June 01, 2017

#05-050: Thanksgiving

a table is spread with a typical holiday feast: turkey, gravy, casseroles, mashed potatoes, etc.
A typical Thanksgiving dinner

Note: They used to tell us that our Thanksgiving dinners went back to "the Pilgrims" in an unbroken chain. Not so!

Get Ready: Do you have an autumn celebration of the "fruits of the earth"? If you do, what is it like?

Perhaps the most noticeable American holiday in November is Thanksgiving, celebrated on the fourth (not the last) Thursday of the month.

The story we were all told in school is that the Pilgrims (some of the first English settlers on the American continent, who came to escape religious persecution) had previously had a rough winter, and only survived through the help of the local Native Americans. After a successful growing season, they all got together to celebrate the harvest.

Well. Some parts of the story work, and some don't. First off, there have been harvest celebrations in agricultural societies from time immemorial. It's true, though, that Tisquantum (Squanto), a Native American, had helped the settlers at Plymouth colony in the winter of 1620. So there was a feast in 1621, attended by 90 Native Americans and 53 Pilgrims. But this celebration came 14 years after the first known North American "thanksgiving" observance, in what is now Virginia.

But that 1621 celebration was not the only such occasion, and there was no continuity between that event and today's observance. Dates and practices varied by region and by year until 1863.

What we do today was started (more or less) by President Abraham Lincoln during America's Civil War. The last Thursday of November was subsequently declared a day of thanksgiving by presidents until 1939, when President Franklin Delano Roosevelt moved it to the next-to-last Thursday--in 1939, the fourth Thursday, as there were five that year--in an attempt to lengthen the Christmas shopping season and help bring America out of the Great Depression. In 1940 and 1941, then, it was on the third Thursday, as there were only four November Thursdays in those years. (Opponents of this "new" holiday called it "Franks-giving," after Roosevelt.)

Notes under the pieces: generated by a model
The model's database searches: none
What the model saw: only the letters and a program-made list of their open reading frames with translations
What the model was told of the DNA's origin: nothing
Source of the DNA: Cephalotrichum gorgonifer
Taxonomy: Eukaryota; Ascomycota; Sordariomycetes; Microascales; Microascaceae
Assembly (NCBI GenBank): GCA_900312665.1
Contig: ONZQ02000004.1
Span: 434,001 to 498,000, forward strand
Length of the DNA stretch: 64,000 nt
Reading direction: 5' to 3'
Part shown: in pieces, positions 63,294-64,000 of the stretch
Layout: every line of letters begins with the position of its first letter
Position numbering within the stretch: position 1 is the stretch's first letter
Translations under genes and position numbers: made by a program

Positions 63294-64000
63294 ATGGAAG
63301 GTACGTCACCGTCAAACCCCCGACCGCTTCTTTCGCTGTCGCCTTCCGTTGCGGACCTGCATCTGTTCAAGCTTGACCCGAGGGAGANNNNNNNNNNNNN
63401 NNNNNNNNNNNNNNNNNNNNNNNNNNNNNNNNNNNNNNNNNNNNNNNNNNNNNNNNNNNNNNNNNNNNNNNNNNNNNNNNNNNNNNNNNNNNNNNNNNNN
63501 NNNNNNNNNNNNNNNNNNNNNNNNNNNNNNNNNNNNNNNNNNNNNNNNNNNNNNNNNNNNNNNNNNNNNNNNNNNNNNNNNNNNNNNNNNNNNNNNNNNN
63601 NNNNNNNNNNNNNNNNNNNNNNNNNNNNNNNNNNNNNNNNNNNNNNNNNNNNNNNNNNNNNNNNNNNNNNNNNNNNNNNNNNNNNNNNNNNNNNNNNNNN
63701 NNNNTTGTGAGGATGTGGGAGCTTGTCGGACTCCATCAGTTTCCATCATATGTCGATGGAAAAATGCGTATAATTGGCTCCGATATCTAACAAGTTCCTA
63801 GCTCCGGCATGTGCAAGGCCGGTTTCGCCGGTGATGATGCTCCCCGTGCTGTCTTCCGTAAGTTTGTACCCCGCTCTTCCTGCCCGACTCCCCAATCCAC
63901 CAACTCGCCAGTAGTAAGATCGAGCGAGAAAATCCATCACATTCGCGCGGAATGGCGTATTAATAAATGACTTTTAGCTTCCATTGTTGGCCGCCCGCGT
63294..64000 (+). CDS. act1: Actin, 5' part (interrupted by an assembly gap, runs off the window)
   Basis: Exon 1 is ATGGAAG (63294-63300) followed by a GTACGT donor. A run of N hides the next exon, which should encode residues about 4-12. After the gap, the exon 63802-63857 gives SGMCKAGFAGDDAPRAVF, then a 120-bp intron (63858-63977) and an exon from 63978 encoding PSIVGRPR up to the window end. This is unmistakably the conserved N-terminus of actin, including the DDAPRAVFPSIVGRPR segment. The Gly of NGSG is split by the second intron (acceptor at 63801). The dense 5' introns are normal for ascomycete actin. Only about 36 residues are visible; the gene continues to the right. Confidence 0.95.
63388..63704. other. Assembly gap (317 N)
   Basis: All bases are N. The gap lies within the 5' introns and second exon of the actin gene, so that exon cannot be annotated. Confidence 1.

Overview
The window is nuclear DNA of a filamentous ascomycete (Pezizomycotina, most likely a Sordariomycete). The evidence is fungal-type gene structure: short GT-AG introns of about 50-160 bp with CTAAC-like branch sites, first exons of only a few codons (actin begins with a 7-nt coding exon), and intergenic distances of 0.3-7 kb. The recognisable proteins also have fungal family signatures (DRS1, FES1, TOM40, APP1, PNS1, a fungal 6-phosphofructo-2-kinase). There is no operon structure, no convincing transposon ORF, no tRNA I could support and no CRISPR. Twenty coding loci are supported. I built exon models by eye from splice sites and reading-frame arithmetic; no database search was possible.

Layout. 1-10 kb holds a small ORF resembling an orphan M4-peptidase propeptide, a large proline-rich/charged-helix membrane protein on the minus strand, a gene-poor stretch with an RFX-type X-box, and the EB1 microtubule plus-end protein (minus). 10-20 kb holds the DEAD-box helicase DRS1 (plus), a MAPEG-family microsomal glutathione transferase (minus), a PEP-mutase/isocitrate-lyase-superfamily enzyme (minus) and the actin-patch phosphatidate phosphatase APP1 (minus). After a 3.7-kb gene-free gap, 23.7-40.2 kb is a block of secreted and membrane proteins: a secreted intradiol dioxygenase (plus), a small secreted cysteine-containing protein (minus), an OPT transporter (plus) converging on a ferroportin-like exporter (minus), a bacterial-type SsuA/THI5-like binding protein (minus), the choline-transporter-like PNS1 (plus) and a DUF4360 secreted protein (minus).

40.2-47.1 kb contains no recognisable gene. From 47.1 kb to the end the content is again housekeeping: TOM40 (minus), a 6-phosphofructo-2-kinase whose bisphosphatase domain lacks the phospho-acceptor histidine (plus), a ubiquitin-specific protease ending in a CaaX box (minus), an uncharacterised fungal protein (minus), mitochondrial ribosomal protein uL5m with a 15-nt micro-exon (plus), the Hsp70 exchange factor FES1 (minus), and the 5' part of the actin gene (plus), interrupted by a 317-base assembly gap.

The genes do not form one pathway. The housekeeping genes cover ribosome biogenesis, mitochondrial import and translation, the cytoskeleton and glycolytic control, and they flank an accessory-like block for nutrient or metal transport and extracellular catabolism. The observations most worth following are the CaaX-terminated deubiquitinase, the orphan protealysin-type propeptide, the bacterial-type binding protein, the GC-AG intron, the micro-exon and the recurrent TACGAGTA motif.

In December 1941, the U.S. Congress passed a bill making the fourth Thursday the law of the land. It has been that way ever since. Note that the law not only established the date, but also made Thanksgiving a statutory holiday, rather than a matter of presidential proclamation.

Like Columbus Day (see Lesson #05-047), some Native Americans find the commemoration offensive, and celebrate alternatives on that day, such as "Unthanksgiving" and a "National Day of Mourning."


Read more: https://en.wikipedia.org/wiki/Thanksgiving

Practice: Match the term to its definition below:

  1. bill
  2. continuity
  3. from time immemorial
  4. mourning
  5. persecution
  6. pilgrims
  7. practices
  8. settlers
  9. statutory
  10. the Great Depression

  1. for a long time
  2. a showing of sadness
  3. the economic crisis in 1930s America
  4. a law
  5. customs; ways of observing something
  6. being connected as a whole
  7. being mistreated for religious or political beliefs
  8. people who travel for religious reasons
  9. the group of people living in a new area
  10. relating to the law

Answers are in the first comment below.

Submitted to the Shenzhen Daily for June 1, 2017

1 comment:

  1. Answers to the Practice: 1. d; 2. f; 3. a; 4. b; 5. g; 6. h; 7. e; 8. i; 9. j; 10. c